i knew i was ready to buy a tri bike when i had enough saved up to buy the tri bike i wanted at the time.
really if you think about it that is the only thing that matters, either you have the disposable income to afford a new bike or you don't.
every other reason we give of why we were ready for a "tri bike" is personal and by no means is any answer the "right" answer for anyone.
I'd like to hear more people chime in on this topic.
Having come from a marathon background where everyone can afford the same shoes, I'm not sure how I feel about buying speed. I read
this study that compared a good road bike to a full TT bike and areo setup and found a huge speed increase given the same watt output -- almost 25 MINUTES for an Ironman and over 5 minutes for an oly. That seems outrageous bordering on unfair.
I'm perfectly comfortable on my entry-level road bike and it has decent components (105). Like any competitor, I want to "do better" but I'm conflicted about investing in a tri bike -- I'm not sure that's the way I want to rank higher. OTOH, tri bikes do seem to have a certain siren song that is hard to resist.
Very conflicted -- please comment!
What I take out of that study is that the cheap aero parts get you most of the way there. Clip on bars and an aero helmet save you more time than a full on TT frame or expensive aero wheels. With some other inexpensive things, I think you can upgrade a road bike to get you 80-90% of the way towards the best TT setup for only 10-20% of the cost. I did this at first, but I eventually didn't want to keep re-arranging my road bike from road to tri mode all the time and needed a dedicated tri ride.
On the other hand, Craig Alexander appears to have broken his contract with Orbea because he felt the Ordu frame (free for him) was holding him back and he wanted to ride a Cervelo P4 (which he had to buy on his own). He then won the Vegas 70.3 championships. So for some people getting that last 10-20% (or in his case more like 1-2%) is very important and worth spending the extra 80-90% on.
There are other (relatively) inexpensive things you can get like good tires/tubes and a rear wheel cover, but I don't want to get too off topic. Maybe that's for another post.
The "fairness" used to peeve me a bit, too, but I guess I decided that it only matters if you are fighting for the podium.... and for many of the elites, they either a) are sponsored and get their bikes free/cheap or b) have decided for themselves that they really love it and want to invest in the bike to get *that* much closer. At the "pro" level, the field is mostly leveled (to the top-o'-the-line stuff).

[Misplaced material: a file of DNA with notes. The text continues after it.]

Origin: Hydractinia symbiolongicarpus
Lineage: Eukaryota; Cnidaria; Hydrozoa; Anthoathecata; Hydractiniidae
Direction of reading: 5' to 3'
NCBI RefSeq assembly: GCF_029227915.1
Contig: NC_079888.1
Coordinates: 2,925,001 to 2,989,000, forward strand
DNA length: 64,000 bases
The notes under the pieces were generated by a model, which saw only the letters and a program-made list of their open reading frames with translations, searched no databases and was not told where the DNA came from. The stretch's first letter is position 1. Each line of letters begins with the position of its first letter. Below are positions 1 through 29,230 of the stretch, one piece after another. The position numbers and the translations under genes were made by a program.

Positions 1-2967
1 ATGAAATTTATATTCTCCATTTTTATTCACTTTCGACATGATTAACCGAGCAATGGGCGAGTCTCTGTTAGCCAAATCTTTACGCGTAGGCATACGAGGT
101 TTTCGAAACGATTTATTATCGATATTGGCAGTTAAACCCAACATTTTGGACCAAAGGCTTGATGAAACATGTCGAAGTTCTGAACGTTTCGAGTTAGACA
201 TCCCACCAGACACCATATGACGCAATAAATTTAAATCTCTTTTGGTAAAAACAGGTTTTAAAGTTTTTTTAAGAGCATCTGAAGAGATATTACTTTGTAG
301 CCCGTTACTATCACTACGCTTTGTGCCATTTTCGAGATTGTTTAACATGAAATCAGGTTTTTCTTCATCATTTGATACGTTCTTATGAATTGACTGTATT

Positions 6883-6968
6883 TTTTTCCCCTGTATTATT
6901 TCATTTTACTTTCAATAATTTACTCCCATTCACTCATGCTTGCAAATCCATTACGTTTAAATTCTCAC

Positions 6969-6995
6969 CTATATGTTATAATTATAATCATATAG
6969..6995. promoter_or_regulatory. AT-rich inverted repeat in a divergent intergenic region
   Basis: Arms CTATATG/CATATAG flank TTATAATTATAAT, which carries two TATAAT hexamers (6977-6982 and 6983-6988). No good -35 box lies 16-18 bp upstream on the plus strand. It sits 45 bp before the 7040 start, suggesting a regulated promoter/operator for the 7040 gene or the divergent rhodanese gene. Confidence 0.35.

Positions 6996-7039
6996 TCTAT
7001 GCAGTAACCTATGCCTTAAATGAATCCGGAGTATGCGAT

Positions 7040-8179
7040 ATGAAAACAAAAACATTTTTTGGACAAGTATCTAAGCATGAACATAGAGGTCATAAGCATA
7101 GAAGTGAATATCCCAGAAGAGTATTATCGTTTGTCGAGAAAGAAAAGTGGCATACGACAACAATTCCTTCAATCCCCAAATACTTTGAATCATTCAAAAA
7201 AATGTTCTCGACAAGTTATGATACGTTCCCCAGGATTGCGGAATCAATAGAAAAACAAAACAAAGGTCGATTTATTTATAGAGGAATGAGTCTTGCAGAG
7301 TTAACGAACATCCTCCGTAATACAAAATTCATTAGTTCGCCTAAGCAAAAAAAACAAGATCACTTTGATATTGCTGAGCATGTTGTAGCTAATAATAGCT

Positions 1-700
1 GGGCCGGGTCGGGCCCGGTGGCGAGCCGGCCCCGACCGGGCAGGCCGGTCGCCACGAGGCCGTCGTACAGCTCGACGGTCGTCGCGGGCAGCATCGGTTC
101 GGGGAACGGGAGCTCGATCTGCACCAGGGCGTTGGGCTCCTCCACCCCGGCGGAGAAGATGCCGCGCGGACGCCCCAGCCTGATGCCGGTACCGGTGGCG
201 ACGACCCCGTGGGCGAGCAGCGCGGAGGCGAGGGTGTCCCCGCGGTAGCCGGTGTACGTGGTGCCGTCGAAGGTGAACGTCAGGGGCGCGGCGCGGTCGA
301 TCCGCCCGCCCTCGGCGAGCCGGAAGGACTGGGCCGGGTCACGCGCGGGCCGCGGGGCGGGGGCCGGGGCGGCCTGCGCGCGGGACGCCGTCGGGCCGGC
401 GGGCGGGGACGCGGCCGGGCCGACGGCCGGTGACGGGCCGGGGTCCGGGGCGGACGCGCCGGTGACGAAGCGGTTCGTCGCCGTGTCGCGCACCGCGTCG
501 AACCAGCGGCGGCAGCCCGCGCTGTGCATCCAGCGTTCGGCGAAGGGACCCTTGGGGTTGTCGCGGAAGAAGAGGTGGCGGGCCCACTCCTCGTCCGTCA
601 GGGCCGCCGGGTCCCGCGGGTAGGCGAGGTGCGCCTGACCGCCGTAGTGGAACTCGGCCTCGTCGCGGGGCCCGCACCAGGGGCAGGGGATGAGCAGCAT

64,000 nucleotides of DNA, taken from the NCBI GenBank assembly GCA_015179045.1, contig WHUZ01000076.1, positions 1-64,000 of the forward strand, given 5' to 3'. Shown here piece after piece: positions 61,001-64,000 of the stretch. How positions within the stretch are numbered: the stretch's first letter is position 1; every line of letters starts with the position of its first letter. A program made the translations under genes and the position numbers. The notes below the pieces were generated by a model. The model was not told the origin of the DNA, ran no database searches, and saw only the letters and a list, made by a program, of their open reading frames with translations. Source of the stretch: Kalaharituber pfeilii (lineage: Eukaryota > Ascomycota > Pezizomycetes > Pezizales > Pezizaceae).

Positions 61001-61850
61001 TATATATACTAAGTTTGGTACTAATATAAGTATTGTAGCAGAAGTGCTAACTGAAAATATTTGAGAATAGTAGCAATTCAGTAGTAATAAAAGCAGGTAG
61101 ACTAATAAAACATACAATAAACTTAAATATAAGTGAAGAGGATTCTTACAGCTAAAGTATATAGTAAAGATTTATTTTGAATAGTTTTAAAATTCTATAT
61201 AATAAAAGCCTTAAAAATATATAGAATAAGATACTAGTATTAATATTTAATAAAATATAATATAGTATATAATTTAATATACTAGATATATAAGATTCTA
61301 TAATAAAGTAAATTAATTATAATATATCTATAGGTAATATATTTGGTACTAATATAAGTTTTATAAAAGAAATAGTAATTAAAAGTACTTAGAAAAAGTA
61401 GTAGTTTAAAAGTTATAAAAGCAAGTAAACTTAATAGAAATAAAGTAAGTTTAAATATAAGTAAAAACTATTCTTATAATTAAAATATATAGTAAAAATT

For us amateur age-groupers, it's different. For "just running," yes, it's true that the difference between the "fast" shoes and the "slow" shoes is probably no more than $50-$100 and could mean several seconds off your time, and running is (therefore) more "accessible" than triathlon. I will not argue that triathlon is particularly accessible. I guess I've just come to accept that's just *the way it is.* Bikes are not cheap. To Brian's point above, it's more about passion and money than anything else... and either you can afford a fancy bike or you can't. And hopefully you're having fun no matter what.
I often joke that the reason that the "older" age groups (like the one I'm in now, F35-59) are faster than the younger groups because people are making enough money that they can buy the best gear. Of course, there are plenty of women younger than me who go faster on less fancy equipment, but you get my point.
As I mentioned in my earlier post, I bought my P3 used as a 35th birthday present to myself. Maybe for my 40th I'll be able to afford a *brand* *new* one. Maybe I will get it just to console myself about having to move up another AG. :)